DH: The book. I read the book by David Lindsey, and I thought it had pretty good commercial prospects as a novel. The genre, I thought it was a page-turner. I thought having a female cop was a good idea. Then, going into this female homosexual world was pretty exciting as well. Then I changed it to make the main character in the movie, Vicki, which I thought was smart and thought it was fairly enticing. I like the idea that the main character was fairly damaged. Then there is a similarity between her and the key character, who she thinks may be doing it or maybe not. In the end, I think she ends up helping herself, the Ellen Barkin character. I thought it had some good twists. Really what I liked was that it dealt with sex in a way that it wasn't just about fucking. It was cathartic in the way of dealing with psychological problems.

K2K: You've never had any interest in the B&D stuff before?
DH: Personally? No. Never. I had never even thought about it. That's what I liked about the film. It made me go and look at it and go with my initial misconceptions or preconceptions of seeing somewhat superficially.

K2K: Do you think that people still don't understand it?
DH: About that? Yeah. Or they don't want to.

K2K: In this film, everyone was a character of their own.
DH: Yes, that was the good thing. Everyone was a character. In the same thing, everyone was sort of hiding in secret.

K2K: Good choice of casting too.
DH: Yeah, they were good.

K2K: I have to ask about Julian Sands. I had read a quote somewhere where a writer called him Julian "Do Anything For A Dollar" Sands in respect to him pretty much doing any film, good or bad, and having made some previously bad choices.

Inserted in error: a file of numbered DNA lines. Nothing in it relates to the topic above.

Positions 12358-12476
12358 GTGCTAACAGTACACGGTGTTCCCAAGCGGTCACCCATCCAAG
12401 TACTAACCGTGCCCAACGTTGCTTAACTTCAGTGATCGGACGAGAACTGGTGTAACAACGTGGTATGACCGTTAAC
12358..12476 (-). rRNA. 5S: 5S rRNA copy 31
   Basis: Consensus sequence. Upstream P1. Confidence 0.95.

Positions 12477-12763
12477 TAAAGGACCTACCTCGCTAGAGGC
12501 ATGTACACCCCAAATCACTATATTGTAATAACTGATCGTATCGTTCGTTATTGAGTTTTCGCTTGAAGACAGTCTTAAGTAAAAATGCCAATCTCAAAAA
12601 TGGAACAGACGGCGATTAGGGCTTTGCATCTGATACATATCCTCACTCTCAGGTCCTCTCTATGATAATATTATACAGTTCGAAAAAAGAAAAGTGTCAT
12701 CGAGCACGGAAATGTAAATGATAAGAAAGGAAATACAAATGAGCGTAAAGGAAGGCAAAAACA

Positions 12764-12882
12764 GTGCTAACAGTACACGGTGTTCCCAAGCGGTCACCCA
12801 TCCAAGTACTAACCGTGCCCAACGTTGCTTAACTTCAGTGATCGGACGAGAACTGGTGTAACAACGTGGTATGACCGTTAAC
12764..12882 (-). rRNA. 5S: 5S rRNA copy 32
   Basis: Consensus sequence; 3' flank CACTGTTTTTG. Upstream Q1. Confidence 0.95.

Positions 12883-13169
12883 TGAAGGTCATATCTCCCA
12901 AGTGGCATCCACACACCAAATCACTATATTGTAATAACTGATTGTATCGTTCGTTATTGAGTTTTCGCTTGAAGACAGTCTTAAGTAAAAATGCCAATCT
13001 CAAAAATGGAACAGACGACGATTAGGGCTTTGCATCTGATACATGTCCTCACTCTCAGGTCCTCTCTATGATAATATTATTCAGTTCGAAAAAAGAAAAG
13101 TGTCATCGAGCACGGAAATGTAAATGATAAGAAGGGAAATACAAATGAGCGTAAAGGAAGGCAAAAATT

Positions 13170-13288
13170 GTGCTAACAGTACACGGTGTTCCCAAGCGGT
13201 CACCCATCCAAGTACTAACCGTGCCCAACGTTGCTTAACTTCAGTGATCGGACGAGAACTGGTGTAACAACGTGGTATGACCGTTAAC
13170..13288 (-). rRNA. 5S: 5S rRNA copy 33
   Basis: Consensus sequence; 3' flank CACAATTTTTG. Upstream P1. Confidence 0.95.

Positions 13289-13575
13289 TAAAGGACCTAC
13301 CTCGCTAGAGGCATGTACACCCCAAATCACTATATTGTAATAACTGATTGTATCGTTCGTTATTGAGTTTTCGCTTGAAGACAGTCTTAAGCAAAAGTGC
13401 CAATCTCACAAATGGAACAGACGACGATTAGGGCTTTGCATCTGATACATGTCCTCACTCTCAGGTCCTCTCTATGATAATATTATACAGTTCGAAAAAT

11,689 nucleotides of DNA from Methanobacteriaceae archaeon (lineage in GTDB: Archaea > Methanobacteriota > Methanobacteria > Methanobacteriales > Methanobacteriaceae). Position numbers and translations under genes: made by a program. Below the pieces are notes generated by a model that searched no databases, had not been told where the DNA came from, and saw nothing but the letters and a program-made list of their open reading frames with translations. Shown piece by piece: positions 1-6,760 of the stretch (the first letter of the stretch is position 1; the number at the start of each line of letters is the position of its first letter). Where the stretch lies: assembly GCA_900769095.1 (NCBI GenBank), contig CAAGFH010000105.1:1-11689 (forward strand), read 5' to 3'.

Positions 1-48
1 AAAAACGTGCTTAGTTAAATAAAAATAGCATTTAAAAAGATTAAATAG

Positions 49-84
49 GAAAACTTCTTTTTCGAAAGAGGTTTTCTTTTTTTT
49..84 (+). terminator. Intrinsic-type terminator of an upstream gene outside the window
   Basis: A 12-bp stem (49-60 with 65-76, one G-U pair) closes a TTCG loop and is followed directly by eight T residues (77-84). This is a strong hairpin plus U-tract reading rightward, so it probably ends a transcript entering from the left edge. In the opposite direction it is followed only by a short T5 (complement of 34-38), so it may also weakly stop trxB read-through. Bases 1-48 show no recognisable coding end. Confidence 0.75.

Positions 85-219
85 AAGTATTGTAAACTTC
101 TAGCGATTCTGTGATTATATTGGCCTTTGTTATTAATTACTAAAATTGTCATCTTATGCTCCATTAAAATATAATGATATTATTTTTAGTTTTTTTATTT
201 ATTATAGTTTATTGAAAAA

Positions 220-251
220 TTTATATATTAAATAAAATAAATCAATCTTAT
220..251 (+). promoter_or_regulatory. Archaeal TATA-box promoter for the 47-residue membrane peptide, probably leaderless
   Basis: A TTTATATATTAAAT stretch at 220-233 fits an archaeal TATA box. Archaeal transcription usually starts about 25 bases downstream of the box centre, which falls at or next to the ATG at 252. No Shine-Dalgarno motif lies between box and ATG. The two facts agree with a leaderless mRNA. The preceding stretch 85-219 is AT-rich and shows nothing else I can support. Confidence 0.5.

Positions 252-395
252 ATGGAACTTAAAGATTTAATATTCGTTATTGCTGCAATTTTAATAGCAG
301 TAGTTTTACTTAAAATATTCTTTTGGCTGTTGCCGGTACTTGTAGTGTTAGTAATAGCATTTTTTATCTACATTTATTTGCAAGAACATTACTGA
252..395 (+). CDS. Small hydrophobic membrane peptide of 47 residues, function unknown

DH: Not this film. He didn't do it for a dollar. Maybe. I know Julian and sometimes people make choices for money, but I think in his case he was hoping that they were going to be good films with interesting parts. This one he did as a favor for me.

K2K: What is your next project?
DH: My next film we're doing in San Diego. It's basically the Vicki character [from "Mercy"] at 8 years old and how did she get to be where she is now. I did it the other way around. We did this one first.

K2K: Did this film get theatrical release?
DH: No. Straight to HBO.

K2K: It seems like this would have done so well in theaters.
DH: It is but the people who financed the film sold it. We actually had offers from Artisan and others who were bidding for the film and they had already presold it to HBO in a package deal. Columbia/Tri-Star bought it. I battling for my cut to be the one that they release. The HBO cut is 20 minutes shorter.

Written and all photos © 2000 by Philip Anderson

Philip Anderson is a musician, in addition to being a writer/photographer. He has performed as a guitarist/vocalist, as well as songwriter, in several bands over the past 20 years. As a writer and photographer, he has been published by several magazines and in several books, and had his works appear on television.

All rights reserved © KAOS2000™. No portion contained herein, either text or graphics, may be reproduced anywhere or reposted on any other website for any purpose without the expressed permission of the publisher. All violations shall be punished as the law allows.